Everyone wants to earn extra money, but is it possible to earn $1,000 per month on the side? After interviewing several people who did it, it’s safe to say that many people can. With the right combination of skill, marketing, and elbow grease, you can land a $1,000-per-month side gig.
In this article, we outline 11 side hustles that allow real people to earn at least $1,000 per month.
Based on interviews with real people with side gigs, we also suggest side gigs where you can earn at least $25 per hour, which makes $1,000 per month achievable in many cases.
If you're looking for more ideas, check out our 80 Ways To Make Money At Home.
1. Flip for a Profit
The key to earning a profit? Buy low and sell high. But is that maxim easy to put into practice? And can you earn a $1,000 per month just by buying high and selling low?
Even people with no particular expertise can scour big-box stores for items on clearance that they can sell for a profit on Amazon. This guide actually gives great detailed instructions on how you can do this. The amount of money you actually earn from retail flipping will depend a lot on how good you are at finding deals, the amount of money you have to put into your inventory, and your ability to sell items quickly.
People with expert knowledge in specific areas may actually have a leg up when working to flip items for a profit. Many mechanics will buy broken-down cars, and then sell the parts for a profit and the rest of the car for scrap pricing.
Another surprisingly lucrative field for experts is sneaker flipping. Omar of Raleigh, North Carolina is an avid sneaker collector, and rarely lets a pair go. However, he has made up to $200 per pair of sneakers that he resells, and suspects he could earn up to $1,000 per month if he didn’t love his collection so much.
The easiest way to flip for a profit? Get your materials for free. Robert A. of Raleigh, North Carolina does landscaping work as a primary job. If he sees a pile of metal or appliances out on the curb, he’ll load up his truck and takes the metal to the recycling center to get scrap value for it. A full truck bed usually brings $75 to $100 (or more if he has a lot of copper in the load). In a good month, he can earn up to $1,000 per month just from scrapping, though his usual take is lower.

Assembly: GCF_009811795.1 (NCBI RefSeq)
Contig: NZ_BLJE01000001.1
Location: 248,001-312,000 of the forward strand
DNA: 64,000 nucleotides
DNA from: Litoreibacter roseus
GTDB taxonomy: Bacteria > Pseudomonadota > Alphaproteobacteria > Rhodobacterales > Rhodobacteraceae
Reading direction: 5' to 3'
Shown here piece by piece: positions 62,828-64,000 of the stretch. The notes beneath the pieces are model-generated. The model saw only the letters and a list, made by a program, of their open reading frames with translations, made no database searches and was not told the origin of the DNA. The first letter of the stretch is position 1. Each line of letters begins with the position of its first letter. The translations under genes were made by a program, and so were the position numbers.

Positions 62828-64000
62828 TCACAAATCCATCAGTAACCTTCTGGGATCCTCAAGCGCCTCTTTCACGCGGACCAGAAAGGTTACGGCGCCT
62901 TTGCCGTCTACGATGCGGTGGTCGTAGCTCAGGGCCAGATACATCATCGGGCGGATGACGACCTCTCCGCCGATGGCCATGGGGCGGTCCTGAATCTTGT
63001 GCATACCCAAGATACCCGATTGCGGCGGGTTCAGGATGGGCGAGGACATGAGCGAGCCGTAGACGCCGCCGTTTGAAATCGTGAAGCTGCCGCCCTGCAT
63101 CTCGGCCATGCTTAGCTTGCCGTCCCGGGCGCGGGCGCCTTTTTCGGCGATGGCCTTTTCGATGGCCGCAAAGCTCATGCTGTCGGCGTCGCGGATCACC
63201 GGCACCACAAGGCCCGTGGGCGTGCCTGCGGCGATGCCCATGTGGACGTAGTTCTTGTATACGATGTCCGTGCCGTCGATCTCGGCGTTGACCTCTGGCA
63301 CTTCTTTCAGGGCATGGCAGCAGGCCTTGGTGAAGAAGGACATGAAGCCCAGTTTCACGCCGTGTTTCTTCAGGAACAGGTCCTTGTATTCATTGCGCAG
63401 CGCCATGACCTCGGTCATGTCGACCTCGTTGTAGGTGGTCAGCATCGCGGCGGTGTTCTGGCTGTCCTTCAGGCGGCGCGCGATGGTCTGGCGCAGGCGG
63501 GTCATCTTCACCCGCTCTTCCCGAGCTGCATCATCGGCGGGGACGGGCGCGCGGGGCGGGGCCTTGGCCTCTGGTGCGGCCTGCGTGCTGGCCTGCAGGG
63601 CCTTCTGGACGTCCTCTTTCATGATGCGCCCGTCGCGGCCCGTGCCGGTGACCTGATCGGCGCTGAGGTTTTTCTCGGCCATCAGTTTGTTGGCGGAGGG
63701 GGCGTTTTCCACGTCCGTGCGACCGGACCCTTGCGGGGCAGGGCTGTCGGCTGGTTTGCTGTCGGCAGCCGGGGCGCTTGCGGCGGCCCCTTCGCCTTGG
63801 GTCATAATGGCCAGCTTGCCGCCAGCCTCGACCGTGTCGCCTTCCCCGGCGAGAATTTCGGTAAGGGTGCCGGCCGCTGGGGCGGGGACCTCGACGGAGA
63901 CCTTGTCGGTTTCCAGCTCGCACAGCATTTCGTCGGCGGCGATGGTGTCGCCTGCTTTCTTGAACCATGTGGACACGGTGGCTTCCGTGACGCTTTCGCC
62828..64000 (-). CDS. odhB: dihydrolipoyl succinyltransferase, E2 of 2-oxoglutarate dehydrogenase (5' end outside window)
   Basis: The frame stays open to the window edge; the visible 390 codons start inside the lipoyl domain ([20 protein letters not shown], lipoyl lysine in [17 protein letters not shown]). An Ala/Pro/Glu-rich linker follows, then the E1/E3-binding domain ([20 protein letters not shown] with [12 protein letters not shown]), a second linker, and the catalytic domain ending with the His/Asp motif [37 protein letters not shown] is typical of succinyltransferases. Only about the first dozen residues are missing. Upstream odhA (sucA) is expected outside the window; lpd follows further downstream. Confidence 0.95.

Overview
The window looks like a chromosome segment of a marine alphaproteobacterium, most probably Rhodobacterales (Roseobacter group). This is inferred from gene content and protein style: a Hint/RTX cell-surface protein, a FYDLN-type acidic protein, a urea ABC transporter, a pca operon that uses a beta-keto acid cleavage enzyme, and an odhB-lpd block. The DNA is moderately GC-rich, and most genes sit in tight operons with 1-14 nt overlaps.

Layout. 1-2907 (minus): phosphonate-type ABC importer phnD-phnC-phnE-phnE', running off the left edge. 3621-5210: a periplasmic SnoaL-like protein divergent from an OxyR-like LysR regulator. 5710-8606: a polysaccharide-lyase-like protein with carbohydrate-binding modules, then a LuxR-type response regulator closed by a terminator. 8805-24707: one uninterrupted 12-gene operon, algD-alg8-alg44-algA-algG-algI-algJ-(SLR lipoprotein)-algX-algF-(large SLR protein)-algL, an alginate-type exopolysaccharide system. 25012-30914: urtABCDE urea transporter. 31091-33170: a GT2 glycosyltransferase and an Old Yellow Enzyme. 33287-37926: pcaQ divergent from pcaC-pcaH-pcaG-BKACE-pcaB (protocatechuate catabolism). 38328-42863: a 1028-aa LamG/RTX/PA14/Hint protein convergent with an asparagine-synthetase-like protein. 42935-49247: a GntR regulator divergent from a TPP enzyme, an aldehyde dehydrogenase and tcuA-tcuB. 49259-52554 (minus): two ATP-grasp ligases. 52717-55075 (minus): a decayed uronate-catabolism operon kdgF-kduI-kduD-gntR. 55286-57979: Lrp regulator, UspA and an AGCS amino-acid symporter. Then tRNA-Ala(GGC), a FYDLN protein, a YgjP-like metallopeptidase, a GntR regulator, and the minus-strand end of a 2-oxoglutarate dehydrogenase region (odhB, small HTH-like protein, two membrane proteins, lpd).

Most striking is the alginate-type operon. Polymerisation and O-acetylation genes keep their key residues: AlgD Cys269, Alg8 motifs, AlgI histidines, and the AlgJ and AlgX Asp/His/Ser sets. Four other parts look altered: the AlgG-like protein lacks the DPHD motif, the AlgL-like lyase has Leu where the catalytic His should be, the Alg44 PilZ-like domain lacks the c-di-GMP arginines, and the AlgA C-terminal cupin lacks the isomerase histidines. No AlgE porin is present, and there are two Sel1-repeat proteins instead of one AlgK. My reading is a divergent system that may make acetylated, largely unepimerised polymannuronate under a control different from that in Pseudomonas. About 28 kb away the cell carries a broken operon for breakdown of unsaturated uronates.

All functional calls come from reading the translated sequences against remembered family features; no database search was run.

Whether you’re flipping garbage, used clothing, sneakers, cars, or houses, buying low and selling high is a great way to earn money on the side. To flip for a profit, you will need to know prices well, and you need to be able to take advantage of deals as they come to you. Generally, you’ll also need a vehicle to make flipping profitable.
However, with enough expertise, becoming a flipper can yield $1,000 per month on the side.
2. Freelance Writing
Whether you read articles about finance, weightlifting, cooking, or art history, someone had to write the article. Some online writers write as a hobby, and don’t earn much (or anything) from their writing. However, plenty of sites hire freelance writers to produce compelling written content for their audiences.
As a freelance writer, you might also write newsletters, magazine or newspaper articles, technical manuals (for software or machinery), white papers, or even “website copy” which is just the words on a company’s website.